Every publisher does six month statements. These would be your royalty statements. They vary by publisher. Which is to say: Penguin Putnam now lists the shipped quantities, the actual number held in reserve against returns, etc., but some still don't. Some royalty statements will list what the "net" is, with no mention of how many books were shipped, or the part of that number held back for "reasonable reserve" against returns. So… for many statements, you'll get something like 15,678, at 6%. It won't tell you anything else of use, although it does break these down into royalty categories -- Canadian sales in the case of this contract being 3%, for instance.

The length that the reserve is held also depends on the publisher. Some will hold it for up to two years. Some will hold it for two full six month accounting periods; there isn't really a way -- as far as I can tell -- to change this.

At any rate, the "account" for your book will start with the full amount of the advance as a negative number, and the sales for that period will be added to that number, leaving either a less negative number or -- if you're wildly successful or your advance was almost nothing, a positive number. Positive numbers in this case means that they have to pay you whatever that positive balance is.

b. Upon written request the Author may, not more than once each year, during usual business hours at the Author's expense, cause the books and records of Publisher concerning sales and licenses of the Work to be examined by a certified public accountant at the place where such records are regularly maintained and may make extracts and photocopies of relevant portions thereof. Statements rendered hereunder shall be deemed final and binding upon the Author unless Publisher is given written notice of the Author's objections thereto within one year after the date rendered specifically setting for the grounds of such objections.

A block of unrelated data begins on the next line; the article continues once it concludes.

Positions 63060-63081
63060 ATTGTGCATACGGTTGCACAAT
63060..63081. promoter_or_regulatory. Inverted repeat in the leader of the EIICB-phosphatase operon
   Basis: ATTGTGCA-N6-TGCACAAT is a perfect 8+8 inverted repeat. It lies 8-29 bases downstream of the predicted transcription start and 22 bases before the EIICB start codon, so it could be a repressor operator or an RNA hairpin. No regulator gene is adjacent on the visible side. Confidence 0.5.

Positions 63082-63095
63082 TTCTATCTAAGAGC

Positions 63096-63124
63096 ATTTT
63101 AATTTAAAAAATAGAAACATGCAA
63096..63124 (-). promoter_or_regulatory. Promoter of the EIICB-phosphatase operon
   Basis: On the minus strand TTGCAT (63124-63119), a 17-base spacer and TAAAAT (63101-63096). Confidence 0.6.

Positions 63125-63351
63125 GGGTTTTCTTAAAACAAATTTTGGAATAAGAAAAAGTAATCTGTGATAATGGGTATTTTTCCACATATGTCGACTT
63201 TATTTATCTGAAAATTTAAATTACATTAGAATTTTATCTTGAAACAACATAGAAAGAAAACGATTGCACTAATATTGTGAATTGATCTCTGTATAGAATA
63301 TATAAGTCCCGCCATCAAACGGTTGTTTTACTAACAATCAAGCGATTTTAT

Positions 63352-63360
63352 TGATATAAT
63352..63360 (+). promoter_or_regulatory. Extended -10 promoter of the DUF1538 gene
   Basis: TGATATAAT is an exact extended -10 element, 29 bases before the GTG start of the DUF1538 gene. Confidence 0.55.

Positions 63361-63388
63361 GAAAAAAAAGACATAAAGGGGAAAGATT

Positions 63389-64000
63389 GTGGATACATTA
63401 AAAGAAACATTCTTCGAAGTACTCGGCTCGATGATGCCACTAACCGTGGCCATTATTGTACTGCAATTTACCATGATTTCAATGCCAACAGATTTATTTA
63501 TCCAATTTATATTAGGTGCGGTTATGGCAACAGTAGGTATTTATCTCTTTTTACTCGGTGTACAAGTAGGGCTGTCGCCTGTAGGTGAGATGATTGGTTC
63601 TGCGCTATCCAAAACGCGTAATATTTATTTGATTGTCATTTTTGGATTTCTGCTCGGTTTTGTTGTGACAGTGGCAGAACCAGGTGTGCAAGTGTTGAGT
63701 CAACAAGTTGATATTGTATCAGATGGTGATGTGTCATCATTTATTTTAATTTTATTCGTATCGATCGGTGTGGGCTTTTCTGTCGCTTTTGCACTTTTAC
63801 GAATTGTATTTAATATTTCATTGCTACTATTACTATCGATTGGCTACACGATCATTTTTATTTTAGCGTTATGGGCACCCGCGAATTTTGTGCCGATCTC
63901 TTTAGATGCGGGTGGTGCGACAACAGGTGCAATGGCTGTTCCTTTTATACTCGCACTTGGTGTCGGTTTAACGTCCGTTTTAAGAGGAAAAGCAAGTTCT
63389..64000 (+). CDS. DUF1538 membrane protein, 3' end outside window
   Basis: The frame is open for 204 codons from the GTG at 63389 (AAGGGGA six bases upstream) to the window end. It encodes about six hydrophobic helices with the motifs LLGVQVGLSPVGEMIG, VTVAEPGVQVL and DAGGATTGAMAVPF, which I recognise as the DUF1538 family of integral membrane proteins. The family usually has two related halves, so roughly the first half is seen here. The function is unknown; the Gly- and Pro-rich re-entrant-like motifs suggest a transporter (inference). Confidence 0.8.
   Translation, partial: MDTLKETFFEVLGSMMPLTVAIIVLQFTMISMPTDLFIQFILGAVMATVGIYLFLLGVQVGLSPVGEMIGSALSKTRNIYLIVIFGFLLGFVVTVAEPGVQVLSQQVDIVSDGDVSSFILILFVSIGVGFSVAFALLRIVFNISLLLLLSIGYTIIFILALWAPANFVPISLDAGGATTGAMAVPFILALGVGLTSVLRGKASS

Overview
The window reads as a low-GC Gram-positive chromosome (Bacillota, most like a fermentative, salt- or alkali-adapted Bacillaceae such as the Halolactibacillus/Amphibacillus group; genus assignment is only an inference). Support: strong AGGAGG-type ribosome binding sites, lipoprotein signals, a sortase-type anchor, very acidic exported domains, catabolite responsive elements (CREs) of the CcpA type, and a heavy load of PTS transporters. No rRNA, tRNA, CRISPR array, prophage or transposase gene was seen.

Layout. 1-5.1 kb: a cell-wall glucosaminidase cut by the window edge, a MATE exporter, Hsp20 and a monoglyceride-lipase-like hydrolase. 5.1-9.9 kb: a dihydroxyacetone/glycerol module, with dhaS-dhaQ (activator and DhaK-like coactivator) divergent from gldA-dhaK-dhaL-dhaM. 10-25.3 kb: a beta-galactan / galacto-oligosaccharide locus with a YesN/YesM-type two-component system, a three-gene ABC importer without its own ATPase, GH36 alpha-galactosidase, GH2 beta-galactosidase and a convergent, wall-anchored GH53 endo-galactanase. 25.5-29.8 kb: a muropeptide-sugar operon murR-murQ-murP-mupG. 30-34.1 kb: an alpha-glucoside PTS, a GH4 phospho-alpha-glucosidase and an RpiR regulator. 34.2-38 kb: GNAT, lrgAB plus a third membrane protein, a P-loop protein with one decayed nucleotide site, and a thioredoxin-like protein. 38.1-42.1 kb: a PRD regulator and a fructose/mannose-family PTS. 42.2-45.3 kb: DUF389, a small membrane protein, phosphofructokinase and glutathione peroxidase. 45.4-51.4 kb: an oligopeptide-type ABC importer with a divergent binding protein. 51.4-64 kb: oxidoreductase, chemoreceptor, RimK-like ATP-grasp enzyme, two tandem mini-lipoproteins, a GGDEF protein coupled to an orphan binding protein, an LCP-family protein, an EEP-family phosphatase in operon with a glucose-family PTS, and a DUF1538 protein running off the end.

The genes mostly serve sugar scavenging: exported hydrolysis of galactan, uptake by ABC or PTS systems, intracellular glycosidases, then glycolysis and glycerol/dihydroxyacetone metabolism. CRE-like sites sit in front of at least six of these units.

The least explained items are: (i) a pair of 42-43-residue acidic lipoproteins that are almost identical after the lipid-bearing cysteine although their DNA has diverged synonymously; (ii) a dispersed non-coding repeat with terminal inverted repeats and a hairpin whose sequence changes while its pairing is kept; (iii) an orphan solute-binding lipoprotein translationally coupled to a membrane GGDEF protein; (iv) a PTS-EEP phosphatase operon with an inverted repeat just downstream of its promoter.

If you think you're being ripped off by your publisher, or if you think that your sales aren't listed correctly, etc., etc., this just gives you permission to audit the publisher's books -- at your own expense, unless something is found. SFWA was doing a random audit for a while (I don't know if they still do), but found little wrong. There are cases in which there were aggregious errors at major publishers, but my assumption is that this is exceptional, rather than the rule.

c. In the event Publisher grants a license and the Author is entitled to a share of the proceeds of such license, the Author shall be entitled to payment of the Author's share thereof, less sums payable hereunder as advances which have not yet been recouped, within thirty (30) days after the receipt thereof by Publisher, provided Author shall request such payment in writing after the license has been granted by the Publisher *The Publisher shall endeavor to notify the Author of all such licenses granted; however, failure to do so shall not constitute a breach of this Agreement.*

This means that if the publisher sells, for example, book club rights and you've already earned out your advance, the publisher is required to pay you your share before your accounting period has finished. The notification part was added, but as there's no remedies or penalities for failure in any way, I consider this to be mostly cosmetic.


Sep. 20th, 2004 01:28 pm (UTC)
Regarding HTML and tables... if you're typing in HTML in raw text, tables are somewhat annoying and time consuming. Thanks for providing more contract info.
Sep. 20th, 2004 04:26 pm (UTC)
Funny, I've never had much trouble with tables and prefer them to layers or any other weird coding people are coming up with these days to avoid them. I've been able to code up to a dozen or more nested tables by hand.

Course, now days i make life even easier and use Dreamweaver. It's expensive but damn is it worth it!
Sep. 20th, 2004 06:53 pm (UTC)
Side note (Sorry, Michelle, to digress from the discussion at hand): I usually get screwed by Dreamweaver--it gives me waaaay to much redundant markup. But if you want a kickass editor, try Ultra Edit. It's got this column editing mode which makes table editing a snap....because you can change all your table row tags at the same time.